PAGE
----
On the second floor, where Stephen King stayed in room 217, there is a ghost called Mrs. Wilson.
In 1911, she was cleaning that room when there was an explosion. Although it did not kill her, folks claim that she still cleans that room. There are even reports of luggage being mysteriously unpacked, lights turned on and off, and cold spots in the bed.
Beyond that, there are reports of children running and laughing, dizzy spells, and other cold spots throughout the hotel.
Later that night, Stephen King had a nightmare involving the hotel and his little boy.
That night was so eerie between the spooky sounds and weird sights that he had the core of The Shining written before he checked out the next day.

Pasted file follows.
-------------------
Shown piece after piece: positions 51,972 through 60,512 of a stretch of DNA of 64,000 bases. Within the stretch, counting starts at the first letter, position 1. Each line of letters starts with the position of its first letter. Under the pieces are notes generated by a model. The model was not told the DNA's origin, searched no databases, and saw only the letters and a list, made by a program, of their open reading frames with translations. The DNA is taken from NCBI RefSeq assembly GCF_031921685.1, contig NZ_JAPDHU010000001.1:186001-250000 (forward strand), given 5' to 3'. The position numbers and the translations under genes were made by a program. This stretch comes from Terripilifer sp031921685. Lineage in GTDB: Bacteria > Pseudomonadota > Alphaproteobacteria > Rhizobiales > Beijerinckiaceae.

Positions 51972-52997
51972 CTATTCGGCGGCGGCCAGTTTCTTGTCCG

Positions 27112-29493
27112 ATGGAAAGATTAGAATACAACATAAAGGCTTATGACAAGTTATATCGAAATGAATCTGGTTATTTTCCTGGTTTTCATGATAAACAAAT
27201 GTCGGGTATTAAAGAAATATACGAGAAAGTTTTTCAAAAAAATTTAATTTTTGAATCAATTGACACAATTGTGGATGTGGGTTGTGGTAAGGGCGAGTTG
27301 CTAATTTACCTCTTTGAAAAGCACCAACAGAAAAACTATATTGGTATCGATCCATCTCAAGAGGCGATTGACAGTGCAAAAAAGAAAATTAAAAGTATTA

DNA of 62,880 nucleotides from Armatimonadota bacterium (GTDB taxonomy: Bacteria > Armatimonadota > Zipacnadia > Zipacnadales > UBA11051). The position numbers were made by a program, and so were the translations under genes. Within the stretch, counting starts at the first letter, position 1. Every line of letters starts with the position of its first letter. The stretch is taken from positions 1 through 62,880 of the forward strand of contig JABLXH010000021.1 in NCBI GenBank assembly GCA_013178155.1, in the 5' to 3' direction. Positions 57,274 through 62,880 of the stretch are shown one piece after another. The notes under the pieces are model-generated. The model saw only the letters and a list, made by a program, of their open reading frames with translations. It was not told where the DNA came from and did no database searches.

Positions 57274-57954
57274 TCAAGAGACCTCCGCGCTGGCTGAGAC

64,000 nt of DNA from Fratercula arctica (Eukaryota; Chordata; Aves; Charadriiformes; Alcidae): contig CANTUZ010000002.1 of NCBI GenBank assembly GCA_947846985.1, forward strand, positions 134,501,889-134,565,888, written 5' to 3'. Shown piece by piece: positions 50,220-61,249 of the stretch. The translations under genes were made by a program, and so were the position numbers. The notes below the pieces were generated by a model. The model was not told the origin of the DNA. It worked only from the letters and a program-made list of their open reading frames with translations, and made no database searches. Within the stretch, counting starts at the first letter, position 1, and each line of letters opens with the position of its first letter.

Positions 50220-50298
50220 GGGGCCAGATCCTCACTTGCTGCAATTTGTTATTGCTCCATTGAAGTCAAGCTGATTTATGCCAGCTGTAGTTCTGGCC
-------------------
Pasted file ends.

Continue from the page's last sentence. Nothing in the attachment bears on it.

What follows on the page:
Another one of the most haunted places in Colorado is the Museum of Colorado Prisons.
It opened in June 1988 to chronicle the over 140-year history of the Colorado prison system. It has exhibits and displays that include furniture and other items from various prisons.
Some items belonged to a former warden named Roy Best. There is prison riot documentation dating back to 1929. There are also items that belonged to famed inmates Alred Packer, a cannibal, and Antone Woode, known as the “Boy Murderer.”
As the legend goes, the museum is haunted not only by the dead owners whose artifacts are displayed but by the inmates that were once housed in the building's cells.
Ghost hunters have spent a lot of time trying to track paranormal activity in the walls of the prison. They are trying to find the source of floating orbs, unexplained screams, sounds of crying, and inexplicable cold spots.